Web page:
Stories connect us to the time-tested wisdom of the world's peoples--and teach spiritual and moral lessons we want to pass on to our kids. Each week, Beliefnet will present a spiritual story from a different faith tradition, followed by simple activities that bring the message home. We invite you to share the stories with your children, do the activities together, and make "Teaching Tales" a joyous part of family life.
Reprinted with permission from "How the Children Became Stars" by Aaron Zerah, published by Sorin Books.
The coldest winter was about to come, a winter like none the world had ever seen before. This winter would destroy all the creatures of the earth if something was not done to save them.
So Ahura Mazda, the Creator, spoke to Yima, the first man and the first king of the earth, to tell him what was going to happen. "O Yima," he said, "upon all the living things in the world, both animals and plants, will fall a killing frost, and snow so heavy that the highest mountains will be covered.
"Before this terrible winter, the earth gave plenty of grass for cattle. Now the beaststhat live in the wild places, from the mountaintops to the sweet meadows of the valleys, will have to find shelter under the earth. When the snow melts, O Yima, it will be a wonder to see the footprint of a sheep!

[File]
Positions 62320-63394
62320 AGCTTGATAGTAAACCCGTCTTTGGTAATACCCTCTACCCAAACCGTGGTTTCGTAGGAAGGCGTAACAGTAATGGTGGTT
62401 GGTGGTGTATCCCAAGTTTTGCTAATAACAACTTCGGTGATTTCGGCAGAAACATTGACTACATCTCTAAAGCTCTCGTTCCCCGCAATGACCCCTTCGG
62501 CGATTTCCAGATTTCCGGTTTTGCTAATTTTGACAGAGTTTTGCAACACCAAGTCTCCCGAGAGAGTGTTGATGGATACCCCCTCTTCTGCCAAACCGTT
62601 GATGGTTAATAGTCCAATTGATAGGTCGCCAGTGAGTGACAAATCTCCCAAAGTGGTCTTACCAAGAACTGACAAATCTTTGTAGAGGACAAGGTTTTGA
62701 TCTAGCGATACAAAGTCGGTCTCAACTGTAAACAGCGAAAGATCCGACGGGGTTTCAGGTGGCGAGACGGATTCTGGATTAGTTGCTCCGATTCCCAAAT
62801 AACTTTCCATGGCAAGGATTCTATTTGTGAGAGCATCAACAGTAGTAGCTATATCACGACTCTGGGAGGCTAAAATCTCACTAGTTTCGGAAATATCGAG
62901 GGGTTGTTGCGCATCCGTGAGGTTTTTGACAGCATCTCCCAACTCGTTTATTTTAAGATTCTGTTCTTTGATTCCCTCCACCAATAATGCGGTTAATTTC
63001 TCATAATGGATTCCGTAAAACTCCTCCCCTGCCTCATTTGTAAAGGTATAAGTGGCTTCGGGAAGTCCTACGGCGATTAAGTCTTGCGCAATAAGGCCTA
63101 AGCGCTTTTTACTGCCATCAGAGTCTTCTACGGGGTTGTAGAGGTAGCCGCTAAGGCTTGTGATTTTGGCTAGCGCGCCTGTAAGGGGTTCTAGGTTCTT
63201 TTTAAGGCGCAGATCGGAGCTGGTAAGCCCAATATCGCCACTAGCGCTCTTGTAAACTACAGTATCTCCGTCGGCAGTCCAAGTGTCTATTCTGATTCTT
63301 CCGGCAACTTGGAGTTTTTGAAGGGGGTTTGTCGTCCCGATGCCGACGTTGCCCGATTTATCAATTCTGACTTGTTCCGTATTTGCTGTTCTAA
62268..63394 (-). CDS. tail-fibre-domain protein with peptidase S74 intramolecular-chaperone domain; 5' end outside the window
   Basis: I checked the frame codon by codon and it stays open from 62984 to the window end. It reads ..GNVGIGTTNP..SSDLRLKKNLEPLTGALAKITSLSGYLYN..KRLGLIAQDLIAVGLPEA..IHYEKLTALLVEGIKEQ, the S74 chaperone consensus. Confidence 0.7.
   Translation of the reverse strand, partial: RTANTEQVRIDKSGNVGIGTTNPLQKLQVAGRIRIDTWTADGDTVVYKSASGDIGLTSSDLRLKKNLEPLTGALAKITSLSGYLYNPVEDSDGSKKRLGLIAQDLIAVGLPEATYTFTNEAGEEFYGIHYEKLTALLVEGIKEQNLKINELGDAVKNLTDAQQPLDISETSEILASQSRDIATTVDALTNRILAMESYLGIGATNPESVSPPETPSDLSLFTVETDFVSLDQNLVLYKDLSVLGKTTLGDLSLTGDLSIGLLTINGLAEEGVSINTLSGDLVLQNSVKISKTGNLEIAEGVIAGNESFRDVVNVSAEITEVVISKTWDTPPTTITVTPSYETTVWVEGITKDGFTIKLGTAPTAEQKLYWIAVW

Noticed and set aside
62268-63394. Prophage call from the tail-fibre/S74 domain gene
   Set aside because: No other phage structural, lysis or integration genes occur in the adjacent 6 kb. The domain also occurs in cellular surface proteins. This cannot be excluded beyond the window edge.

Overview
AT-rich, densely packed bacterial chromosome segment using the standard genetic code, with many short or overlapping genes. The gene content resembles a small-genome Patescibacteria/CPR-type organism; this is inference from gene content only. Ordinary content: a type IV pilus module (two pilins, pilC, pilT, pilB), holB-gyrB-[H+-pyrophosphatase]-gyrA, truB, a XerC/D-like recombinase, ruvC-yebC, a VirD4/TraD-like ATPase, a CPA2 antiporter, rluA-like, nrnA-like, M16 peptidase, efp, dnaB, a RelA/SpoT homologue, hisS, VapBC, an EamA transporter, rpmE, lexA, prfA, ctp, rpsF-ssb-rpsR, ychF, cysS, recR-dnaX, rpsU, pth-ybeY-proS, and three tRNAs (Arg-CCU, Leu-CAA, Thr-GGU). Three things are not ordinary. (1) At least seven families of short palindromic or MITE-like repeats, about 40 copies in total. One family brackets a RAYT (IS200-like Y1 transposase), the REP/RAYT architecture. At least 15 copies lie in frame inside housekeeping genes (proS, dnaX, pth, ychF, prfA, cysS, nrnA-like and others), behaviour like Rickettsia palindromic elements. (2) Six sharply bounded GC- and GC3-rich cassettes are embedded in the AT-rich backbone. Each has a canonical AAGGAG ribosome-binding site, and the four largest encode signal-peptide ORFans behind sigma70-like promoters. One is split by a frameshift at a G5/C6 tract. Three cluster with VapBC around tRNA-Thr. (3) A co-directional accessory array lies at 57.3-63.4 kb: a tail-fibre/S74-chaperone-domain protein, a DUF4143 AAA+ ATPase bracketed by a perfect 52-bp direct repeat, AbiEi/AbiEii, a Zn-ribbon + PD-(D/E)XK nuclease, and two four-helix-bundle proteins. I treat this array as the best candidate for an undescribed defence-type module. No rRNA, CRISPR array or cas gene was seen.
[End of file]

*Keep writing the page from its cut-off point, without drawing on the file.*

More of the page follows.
"O Yima," Ahura Mazda said, "this is what you must do. Make a place for the creatures to live and close it off on all sides so that they may be safe. Bring to that place oxen and sheep, human beings, dogs, birds, creatures of all kinds, and fires that burn red and hot.
"Build a special place, O Yima, for human beings to live and also one for the birds," Ahura Mazda told the man. "For the birds, make a stream flow in a pool. There the green plants will grow forever and the birds will always have food.
"You, too, shall build a house there, a big house, with a place from which to look out and a great yard in which to walk," Ahura Mazda said to Yima. "May all of you live a life of perfect happiness."
Bringing It Home
To Do This Week
Pretend you are Yima. What would you say when Ahura Mazda told you this awful winter was coming?
Draw or paint a picture of the world before the winter of destruction came. Draw or paint a picture of the world after the winter comes.
What does this story have in common with the Noah's Ark story?
As a family, find out about some of the animals and plants that used to live on the earth but have become extinct in the last fifty years. Find out about three animals or plants that almost became extinct but didn't because people did something to protect them. Talk about what your family can do to keep all the living things of the earth alive.